One big question though is whether a February report by Mandiat is accurate.  That report shows evidence that a number of the attacks on U.S. corporations and government networks were carried out by what is believed to be a secret unit in China's military.

Chinese Foreign Minister Yang Jiechi on Mar. 9 said the American media was exploiting the report for political gains and said the report itself was on "shaky ground" in terms of facts.

Maj. Gen. Liu Lianhua commented to Reuters, "This talk from the U.S. has no foundation whatsoever.  And what evidence is there? There isn't any!"
China hackers
China claims the U.S. is the real cyberaggressor. [Image Source: Asia Society]

Wang Hongguang, deputy commander of the PLA's Nanjing Military District, claims his nation's military lacks cyber offensive capabilities, but when asked whether they would develop them to counter foreign threats, he replied, "Personally, I think we will. If the enemy has it we'll want to have it too. We must have the means at least to defend ourselves."

He calls the U.S. "a thief calling others a thief."

III. The North Korea Factor

Ultimately both sides claim to want to talk, but at the same time both seem determined to attack the other.  But there is additional pressure to resolve the differences on cybersecurity amid the crisis in North Korea.  With North Korea moving to possibly go to war, the U.S. has cause to try to work out its difference with China, a long time ally of the North.

In his speech Mr. Donilo alluded to this threat, praising China for backing new UN sanctions against North Korea.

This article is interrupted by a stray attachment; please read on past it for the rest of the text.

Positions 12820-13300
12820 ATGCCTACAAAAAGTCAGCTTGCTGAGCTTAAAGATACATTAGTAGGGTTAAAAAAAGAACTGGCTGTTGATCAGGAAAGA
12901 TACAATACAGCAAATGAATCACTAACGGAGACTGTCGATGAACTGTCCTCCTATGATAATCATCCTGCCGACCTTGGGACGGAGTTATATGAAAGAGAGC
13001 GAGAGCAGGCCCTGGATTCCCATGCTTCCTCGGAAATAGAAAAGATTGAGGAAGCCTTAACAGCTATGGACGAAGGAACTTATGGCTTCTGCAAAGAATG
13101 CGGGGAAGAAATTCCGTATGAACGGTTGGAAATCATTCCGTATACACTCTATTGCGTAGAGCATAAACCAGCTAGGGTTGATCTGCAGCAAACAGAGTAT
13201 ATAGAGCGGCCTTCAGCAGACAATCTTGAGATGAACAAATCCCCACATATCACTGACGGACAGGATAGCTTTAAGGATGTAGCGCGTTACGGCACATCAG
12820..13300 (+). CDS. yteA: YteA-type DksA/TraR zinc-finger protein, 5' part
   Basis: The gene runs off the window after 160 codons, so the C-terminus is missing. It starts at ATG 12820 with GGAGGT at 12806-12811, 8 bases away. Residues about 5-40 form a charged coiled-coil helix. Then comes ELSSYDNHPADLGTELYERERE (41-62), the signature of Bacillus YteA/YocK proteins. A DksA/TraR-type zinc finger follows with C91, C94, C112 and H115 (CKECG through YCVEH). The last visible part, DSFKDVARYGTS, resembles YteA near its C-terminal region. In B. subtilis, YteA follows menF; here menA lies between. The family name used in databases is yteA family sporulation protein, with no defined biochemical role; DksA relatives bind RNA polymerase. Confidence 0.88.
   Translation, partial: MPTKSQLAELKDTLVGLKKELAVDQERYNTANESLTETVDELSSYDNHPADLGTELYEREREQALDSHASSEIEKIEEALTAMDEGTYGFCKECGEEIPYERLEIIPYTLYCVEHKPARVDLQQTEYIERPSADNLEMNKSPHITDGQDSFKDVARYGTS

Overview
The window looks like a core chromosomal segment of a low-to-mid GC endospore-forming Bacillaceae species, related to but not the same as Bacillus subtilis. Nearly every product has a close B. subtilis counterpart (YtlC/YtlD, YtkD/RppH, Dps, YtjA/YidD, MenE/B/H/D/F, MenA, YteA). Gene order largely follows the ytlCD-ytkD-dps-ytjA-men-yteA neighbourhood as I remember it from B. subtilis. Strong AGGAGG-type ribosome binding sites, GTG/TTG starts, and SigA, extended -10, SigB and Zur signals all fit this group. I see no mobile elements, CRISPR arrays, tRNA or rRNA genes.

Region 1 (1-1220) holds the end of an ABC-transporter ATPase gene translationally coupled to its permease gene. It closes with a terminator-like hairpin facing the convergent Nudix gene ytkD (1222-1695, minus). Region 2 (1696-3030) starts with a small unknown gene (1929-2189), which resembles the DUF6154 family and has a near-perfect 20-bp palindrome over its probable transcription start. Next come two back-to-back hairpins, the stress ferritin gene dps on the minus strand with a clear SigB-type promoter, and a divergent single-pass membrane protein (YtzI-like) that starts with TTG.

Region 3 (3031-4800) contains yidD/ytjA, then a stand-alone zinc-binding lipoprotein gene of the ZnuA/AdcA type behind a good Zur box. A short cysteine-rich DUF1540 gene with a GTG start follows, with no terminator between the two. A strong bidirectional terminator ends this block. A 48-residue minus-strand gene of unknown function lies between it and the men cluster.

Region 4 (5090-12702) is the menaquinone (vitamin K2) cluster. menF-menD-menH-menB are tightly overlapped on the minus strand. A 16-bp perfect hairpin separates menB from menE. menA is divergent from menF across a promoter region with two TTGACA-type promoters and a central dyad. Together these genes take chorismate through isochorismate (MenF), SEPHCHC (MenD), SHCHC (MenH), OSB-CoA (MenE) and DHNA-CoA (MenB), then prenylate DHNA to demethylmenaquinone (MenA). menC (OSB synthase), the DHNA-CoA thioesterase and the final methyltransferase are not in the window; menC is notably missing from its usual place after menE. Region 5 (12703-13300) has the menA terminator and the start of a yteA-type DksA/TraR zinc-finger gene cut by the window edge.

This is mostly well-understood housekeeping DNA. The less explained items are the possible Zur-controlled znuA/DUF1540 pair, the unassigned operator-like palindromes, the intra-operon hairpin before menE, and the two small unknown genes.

He comments, "North Korea’s claims may be hyperbolic -- but as to the policy of the United States, there should be no doubt: We will draw upon the full range of our capabilities to protect against, and to respond to, the threat posed to us and to our allies by North Korea."

North Korea
China is reportedly concerned that North Korea could turn on it. [Image Source: CNN]
Reports indicate China is concerned that North Korea could turn on it, using the threat of its emerging nuclear capabilities to blackmail it into increasing financial support.  In a sign that China and the U.S. may be approaching a collective "solution" to the North Korean crisis, a senior Japanese diplomat arrived in China late last month.

Japan -- a top ally to the U.S. in the region -- has long been at odds with China over the Diaoyu/Senkaku Islands, a group of islands south of Japan, which both China and Japan claim to own.  But much like America and China's hacking dispute, Japan and China may be forced to compromise as their common neighbor North Korea flexs its military muscle.

Sources: The White House, Reuters

"If they're going to pirate somebody, we want it to be us rather than somebody else." -- Microsoft Business Group President Jeff Raikes

Most Popular Articles

Copyright 2018 DailyTech LLC. - RSS Feed | Advertise | About Us | Ethics | FAQ | Terms, Conditions & Privacy Information | Kristopher Kubicki